Trip to Myanmar – Discover Burmese Literature and Arts

Burmese culture is an exceptional blend of rice cultivation values and Buddhism ones. In addition, under the influence of many neighboring countries like India and Thailand, the country has absorbed much of cultural quintessence, not to mention Western culture, which also entered Myanmar more than a century ago. A Myanmar trip will help you better understand the cultural richness of the country of Golden Temples.

Like other countries in the region, Myanmar shares partly its border with China. However, despite a strong presence of the Chinese community, Burma hardly receives the influence of traditional Chinese culture. Indeed, the country has its own agricultural calendar (lunar). Its 7 astrological signs are thus different from those of Chinese astrology. Confucian ideology, writing, classical literature as well as music, customs and other culture values of China hardly exist in Myanmar.
The Ministry of Culture of Myanmar is responsible for the management of all cultural activities, literature, arts, museums and publishing.

1. Literature

The literature of Myanmar is deeply influenced by the philosophy of Buddhism. The first literary works of Myanmar, which were mainly religious works, were carved in stone at the time when Buddhism was not yet a dominant religion in the country.
Since the 15th century, new manuscripts have appeared in Myanmar on palm leaves. The contents of the literary works of this period were mainly related to the stories told by the Buddha and in which he answered the questions of the faithful, often expressed in plays or poetry. Religious or historical works are written in prose.
Myanmar's classical literature has flourished in two major periods.
The first period lasted 300 years, between 1450 and 1750. A kind of verse (called Pyo) and 4 kind of poetry (called Mongun, Eigyin, Tola, Yadu) were born. The main topics are stories about Buddhism or stories praising kings and their royal families. They also talk about military campaigns and beautiful landscapes.
The second period began in 1750 with the appearance of another epic genre (called Yagan) that tells Mon legends, Indian legends and singing poetry (called Bole). They were composed and interpreted only at the request of the royal family.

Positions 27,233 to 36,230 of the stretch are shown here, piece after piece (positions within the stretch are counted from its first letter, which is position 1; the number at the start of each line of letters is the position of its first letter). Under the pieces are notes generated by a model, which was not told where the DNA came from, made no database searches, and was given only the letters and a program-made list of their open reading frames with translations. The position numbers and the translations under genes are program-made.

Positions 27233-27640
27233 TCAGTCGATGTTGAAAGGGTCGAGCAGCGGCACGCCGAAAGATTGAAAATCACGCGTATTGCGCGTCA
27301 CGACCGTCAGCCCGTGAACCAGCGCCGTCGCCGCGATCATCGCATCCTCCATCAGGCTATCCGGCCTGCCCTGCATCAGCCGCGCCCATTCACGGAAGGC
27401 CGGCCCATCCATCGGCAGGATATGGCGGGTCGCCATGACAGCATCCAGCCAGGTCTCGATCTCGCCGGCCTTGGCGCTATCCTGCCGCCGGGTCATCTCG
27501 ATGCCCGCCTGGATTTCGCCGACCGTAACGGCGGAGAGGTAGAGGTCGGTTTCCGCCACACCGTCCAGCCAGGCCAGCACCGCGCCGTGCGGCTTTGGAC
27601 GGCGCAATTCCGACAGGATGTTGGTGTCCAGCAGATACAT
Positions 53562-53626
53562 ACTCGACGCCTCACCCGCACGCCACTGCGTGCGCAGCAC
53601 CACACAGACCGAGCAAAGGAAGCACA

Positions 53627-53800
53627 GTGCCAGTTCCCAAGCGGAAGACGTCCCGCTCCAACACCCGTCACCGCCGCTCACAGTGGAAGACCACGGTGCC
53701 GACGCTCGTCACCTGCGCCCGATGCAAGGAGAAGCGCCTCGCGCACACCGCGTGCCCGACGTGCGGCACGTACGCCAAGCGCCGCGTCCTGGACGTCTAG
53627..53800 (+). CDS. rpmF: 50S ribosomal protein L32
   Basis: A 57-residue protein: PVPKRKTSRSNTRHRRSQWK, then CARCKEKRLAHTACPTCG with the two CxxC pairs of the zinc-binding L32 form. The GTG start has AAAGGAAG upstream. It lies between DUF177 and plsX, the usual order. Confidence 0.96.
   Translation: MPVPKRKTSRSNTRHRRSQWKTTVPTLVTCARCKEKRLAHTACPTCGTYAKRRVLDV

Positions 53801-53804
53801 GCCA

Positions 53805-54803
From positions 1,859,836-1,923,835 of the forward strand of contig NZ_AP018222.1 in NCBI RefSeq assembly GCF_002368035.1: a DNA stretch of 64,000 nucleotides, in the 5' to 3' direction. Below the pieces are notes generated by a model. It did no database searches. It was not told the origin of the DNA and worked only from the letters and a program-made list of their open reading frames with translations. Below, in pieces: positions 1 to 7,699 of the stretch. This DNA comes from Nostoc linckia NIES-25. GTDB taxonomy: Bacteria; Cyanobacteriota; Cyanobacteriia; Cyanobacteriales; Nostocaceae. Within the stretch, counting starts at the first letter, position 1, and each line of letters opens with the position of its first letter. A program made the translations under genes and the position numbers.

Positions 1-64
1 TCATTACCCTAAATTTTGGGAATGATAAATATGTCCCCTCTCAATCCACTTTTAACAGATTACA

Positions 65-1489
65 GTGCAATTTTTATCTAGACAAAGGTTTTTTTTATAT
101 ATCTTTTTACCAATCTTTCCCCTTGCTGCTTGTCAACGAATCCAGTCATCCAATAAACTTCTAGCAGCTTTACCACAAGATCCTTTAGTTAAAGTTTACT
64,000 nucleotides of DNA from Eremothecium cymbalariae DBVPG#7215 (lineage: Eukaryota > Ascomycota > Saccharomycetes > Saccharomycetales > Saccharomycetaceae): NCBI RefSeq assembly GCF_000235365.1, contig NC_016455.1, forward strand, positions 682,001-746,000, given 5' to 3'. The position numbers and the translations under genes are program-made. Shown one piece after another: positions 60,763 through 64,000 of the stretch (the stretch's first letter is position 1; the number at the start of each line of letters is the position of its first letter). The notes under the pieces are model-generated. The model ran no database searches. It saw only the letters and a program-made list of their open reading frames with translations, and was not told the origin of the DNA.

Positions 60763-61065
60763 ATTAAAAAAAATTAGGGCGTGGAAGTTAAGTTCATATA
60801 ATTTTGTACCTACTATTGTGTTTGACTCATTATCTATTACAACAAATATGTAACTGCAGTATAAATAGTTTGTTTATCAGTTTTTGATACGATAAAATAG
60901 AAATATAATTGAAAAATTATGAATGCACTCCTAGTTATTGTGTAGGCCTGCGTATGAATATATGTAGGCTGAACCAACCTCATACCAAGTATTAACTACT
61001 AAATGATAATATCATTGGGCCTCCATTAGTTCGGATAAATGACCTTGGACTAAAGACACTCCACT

Myanmar's classical literature, usually written in a sophisticated style, tells mystical stories from the monarch's palace.
After the invasion of Thailand in 1767, Thai plays and novels were introduced in Myanmar. They contributed to the development of the Burmese literature.
Since Myanmar fell under British rule, the country's literature is strongly influenced by Western culture. The import of printing technology also affected the Burmese literature. It is thanks to printing technology that plays gained popularity among the public. Paper could not only watch them on stage, but also read them on paper. Myanmar's first novel is an adaptation of a novel by Alexandre Dumas - "The Count of Monte Cristo" in the context of Myanmar.
The modern literature of Myanmar has formed since 1930s, after the founding of Yangon University. A new trend in literature - called the Khitsan (contemporary) phenomenon has emerged. The authors use a simple, clear literary style and this style continues to prevail in Myanmar today.
The modern literature of Myanmar is still popular with religious works. At the same time, there are many novels, poems, stories for children and works translated from foreign literature. Most famous novels are romance novels and novels of kung fu.
Literary prices are awarded annually in Myanmar. Many famous writers are retired officers. Some have taught at the university. Most authors consider writing as an additional job. They write only during their free time.
The literature of Myanmar is strongly influenced by the orthodoxy of Buddhism. Buddhism forbids fictitious stories. However, British colonization brought to Myanmar kinds of fiction that have become so popular today. The poetry of Myanmar is very unique and has many genres.

2. Arts

2.1. Traditional theater
The people of Myanmar enjoy watching the popular theater called Zat. These stories tell of Buddha's previous life and how he met his disciples, parents and enemies. These stories illustrate heroic deeds, the wisdom and courage of the Buddha before he attained enlightenment. The Zat is often played all night and interspersed with the performance of dancers on stage or musicians behind the scenes.
The Zat is played on a Zat-Yone - a large bamboo stage or simply surrounded by a bamboo bed sheet. The audience is sitting on mats to watch the show. They can bring food, cigarettes and other things to chew while watching the show. The Zat generally begins around midnight and ends at dawn. Before the show is an interpretation of dancers.